David Kaczynski is the brother of the ‘Unabomber’ Theodore (Ted) Kaczynski.

After the anonymous Unabomber demanded in 1995 that his manifesto, titled “Industrial Society and Its Future”, be published in a major newspaper as a condition for ceasing his mail-bomb campaign, the New York Times and the Washington Post both published the manifesto, hoping somebody would recognize the writing style of the author.

David recognized Ted’s writing style, and notified authorities. On April 3, 1996, police arrested Ted Kaczynski in his quiet rural shack in Lincoln, Montana.

David had received assurance from the FBI that his identity as the informant would be kept secret, but his name was leaked to the media. In addition, he sought a guarantee from federal prosecutors that Ted would receive appropriate psychiatric evaluation and treatment. The Justice Department’s subsequent active pursuit of the death penalty for Ted and attorney general Janet Reno’s initial refusal to accept a plea bargain in exchange for a life sentence was seen as a betrayal by David and other Kaczynski family members, and motivated David to become an anti-death penalty activist.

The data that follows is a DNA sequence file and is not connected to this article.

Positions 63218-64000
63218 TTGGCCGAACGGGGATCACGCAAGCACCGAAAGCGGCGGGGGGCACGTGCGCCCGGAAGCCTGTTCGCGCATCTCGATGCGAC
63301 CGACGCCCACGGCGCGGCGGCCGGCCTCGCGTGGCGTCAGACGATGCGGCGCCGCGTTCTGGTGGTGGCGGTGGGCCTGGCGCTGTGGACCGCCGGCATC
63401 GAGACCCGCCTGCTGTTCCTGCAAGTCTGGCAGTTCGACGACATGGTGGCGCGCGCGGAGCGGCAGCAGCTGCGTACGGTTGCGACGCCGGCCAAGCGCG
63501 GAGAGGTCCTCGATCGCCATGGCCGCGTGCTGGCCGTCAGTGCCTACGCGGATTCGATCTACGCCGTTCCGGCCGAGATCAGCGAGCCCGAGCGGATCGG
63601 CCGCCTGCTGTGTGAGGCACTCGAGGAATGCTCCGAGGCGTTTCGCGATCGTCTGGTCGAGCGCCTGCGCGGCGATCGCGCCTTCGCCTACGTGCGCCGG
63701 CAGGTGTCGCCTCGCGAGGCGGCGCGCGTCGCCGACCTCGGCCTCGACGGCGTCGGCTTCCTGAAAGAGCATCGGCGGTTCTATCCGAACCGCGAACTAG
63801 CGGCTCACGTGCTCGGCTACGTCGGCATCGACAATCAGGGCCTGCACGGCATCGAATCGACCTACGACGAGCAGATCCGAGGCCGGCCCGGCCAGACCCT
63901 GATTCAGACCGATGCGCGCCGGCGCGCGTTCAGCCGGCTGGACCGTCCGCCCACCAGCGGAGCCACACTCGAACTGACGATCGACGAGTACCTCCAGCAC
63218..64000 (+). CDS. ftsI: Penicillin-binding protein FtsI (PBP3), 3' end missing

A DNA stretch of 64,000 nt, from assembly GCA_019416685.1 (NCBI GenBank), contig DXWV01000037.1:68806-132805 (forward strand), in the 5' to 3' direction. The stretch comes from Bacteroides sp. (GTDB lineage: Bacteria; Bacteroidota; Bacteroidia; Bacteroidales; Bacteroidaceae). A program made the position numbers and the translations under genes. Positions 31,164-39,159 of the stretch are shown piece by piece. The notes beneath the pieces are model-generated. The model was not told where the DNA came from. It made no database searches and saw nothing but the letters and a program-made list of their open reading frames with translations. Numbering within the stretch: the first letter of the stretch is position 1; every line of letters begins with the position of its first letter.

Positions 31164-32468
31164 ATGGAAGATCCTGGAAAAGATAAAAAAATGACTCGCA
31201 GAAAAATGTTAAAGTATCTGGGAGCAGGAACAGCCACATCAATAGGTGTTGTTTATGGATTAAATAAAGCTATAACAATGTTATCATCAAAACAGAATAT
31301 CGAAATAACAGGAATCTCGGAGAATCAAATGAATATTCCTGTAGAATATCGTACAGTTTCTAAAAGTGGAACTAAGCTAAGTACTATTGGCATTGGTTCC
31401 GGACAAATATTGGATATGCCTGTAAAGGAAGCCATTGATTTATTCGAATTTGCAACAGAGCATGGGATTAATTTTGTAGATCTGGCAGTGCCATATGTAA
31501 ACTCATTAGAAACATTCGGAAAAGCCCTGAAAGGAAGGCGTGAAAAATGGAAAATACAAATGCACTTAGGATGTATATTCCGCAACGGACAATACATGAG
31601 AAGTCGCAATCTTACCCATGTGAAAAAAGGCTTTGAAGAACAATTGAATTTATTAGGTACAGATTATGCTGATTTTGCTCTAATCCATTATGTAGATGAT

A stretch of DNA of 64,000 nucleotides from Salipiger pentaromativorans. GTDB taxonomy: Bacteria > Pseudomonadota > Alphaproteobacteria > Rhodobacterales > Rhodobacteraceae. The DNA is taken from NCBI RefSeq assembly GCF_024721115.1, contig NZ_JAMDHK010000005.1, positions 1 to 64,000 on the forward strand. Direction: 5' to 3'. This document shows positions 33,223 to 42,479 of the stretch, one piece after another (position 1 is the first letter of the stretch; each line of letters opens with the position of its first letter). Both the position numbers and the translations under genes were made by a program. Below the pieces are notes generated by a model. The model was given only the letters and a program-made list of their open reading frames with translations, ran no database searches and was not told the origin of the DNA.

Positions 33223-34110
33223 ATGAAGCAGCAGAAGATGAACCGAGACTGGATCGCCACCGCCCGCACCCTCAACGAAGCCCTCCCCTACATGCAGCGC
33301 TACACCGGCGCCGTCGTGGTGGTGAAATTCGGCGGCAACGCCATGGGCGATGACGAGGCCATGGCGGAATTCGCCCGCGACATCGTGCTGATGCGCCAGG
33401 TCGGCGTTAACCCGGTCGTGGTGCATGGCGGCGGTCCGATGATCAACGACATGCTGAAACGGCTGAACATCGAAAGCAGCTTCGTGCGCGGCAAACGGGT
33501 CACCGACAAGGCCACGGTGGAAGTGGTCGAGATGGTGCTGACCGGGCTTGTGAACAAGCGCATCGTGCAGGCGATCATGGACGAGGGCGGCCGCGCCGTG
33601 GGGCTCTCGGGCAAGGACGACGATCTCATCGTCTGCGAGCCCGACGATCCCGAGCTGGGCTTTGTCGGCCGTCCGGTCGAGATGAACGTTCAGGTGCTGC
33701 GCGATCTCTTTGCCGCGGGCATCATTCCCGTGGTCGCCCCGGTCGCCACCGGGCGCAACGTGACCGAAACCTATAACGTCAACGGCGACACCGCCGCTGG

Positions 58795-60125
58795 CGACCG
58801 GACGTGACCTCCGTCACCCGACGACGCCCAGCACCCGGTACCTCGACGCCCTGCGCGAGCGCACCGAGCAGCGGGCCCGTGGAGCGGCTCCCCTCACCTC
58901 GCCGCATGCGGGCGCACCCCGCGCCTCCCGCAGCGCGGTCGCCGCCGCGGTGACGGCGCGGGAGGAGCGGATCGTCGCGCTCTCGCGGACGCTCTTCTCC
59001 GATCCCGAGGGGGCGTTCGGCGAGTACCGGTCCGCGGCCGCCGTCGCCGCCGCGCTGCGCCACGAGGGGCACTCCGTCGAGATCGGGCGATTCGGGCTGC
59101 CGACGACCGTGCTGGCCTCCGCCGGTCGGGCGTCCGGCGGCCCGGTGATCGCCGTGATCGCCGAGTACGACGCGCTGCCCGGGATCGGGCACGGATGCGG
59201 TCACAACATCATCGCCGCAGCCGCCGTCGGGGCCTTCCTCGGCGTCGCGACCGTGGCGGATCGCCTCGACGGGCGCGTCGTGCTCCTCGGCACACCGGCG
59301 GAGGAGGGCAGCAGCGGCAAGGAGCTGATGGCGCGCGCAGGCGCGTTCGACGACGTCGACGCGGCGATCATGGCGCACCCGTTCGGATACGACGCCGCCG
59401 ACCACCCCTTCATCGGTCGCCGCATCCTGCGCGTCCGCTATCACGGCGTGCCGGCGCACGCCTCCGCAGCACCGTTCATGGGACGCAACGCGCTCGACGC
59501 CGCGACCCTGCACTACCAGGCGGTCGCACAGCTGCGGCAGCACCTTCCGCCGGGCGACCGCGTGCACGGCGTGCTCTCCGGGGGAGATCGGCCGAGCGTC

In 2001, David Kaczynski was named executive director of New Yorkers Against the Death Penalty, a coalition of individuals and organizations who seek abolition of capital punishment. He regularly speaks against the death penalty. He is often alongside Bill Babbitt, who was present at San Quentin prison when at one minute after midnight on May 4th, 1999 the state of California executed his brother, Manny Babbitt. Kaczynski has repeatedly said that if it were not for his family’s financial ability to hire competent counsel, his brother, like Manny Babbitt, most likely would have received the death penalty. Instead, Ted Kaczynski received life in prison without the possibility of parole.

“I do wish my brother would forgive me. Not because his forgiveness would lift a burden of guilt from me, but  because it would mean that I could have my brother back  again – that our relationship as brothers could be healed and restored. What my brother’s forgiveness would mean to me in very practical terms is the restoration of a relationship that I miss terribly.”

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